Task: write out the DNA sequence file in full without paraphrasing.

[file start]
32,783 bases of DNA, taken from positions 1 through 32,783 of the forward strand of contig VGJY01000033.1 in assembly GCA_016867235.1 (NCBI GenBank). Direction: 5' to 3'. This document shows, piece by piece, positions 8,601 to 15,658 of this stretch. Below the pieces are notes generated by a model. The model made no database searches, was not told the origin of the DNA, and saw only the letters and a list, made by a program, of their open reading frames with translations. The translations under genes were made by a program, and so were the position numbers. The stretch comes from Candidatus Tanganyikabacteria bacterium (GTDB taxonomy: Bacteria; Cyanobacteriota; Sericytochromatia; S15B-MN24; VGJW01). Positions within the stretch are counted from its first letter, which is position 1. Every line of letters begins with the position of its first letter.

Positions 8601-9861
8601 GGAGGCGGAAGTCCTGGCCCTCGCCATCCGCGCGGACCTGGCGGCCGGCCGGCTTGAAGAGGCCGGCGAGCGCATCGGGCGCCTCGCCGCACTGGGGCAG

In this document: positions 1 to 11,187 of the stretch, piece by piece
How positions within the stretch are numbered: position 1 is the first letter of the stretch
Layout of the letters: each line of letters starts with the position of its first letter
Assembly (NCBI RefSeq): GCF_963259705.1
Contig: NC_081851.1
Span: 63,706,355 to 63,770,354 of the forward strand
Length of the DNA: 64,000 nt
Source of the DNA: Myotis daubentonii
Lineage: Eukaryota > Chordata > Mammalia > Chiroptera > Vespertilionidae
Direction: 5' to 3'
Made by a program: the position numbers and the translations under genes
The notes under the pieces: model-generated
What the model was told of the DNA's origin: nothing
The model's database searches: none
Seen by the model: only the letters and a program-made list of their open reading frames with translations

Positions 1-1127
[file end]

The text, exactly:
32,783 bases of DNA, taken from positions 1 through 32,783 of the forward strand of contig VGJY01000033.1 in assembly GCA_016867235.1 (NCBI GenBank). Direction: 5' to 3'. This document shows, piece by piece, positions 8,601 to 15,658 of this stretch. Below the pieces are notes generated by a model. The model made no database searches, was not told the origin of the DNA, and saw only the letters and a list, made by a program, of their open reading frames with translations. The translations under genes were made by a program, and so were the position numbers. The stretch comes from Candidatus Tanganyikabacteria bacterium (GTDB taxonomy: Bacteria; Cyanobacteriota; Sericytochromatia; S15B-MN24; VGJW01). Positions within the stretch are counted from its first letter, which is position 1. Every line of letters begins with the position of its first letter.

Positions 8601-9861
8601 GGAGGCGGAAGTCCTGGCCCTCGCCATCCGCGCGGACCTGGCGGCCGGCCGGCTTGAAGAGGCCGGCGAGCGCATCGGGCGCCTCGCCGCACTGGGGCAG

In this document: positions 1 to 11,187 of the stretch, piece by piece
How positions within the stretch are numbered: position 1 is the first letter of the stretch
Layout of the letters: each line of letters starts with the position of its first letter
Assembly (NCBI RefSeq): GCF_963259705.1
Contig: NC_081851.1
Span: 63,706,355 to 63,770,354 of the forward strand
Length of the DNA: 64,000 nt
Source of the DNA: Myotis daubentonii
Lineage: Eukaryota > Chordata > Mammalia > Chiroptera > Vespertilionidae
Direction: 5' to 3'
Made by a program: the position numbers and the translations under genes
The notes under the pieces: model-generated
What the model was told of the DNA's origin: nothing
The model's database searches: none
Seen by the model: only the letters and a program-made list of their open reading frames with translations

Positions 1-1127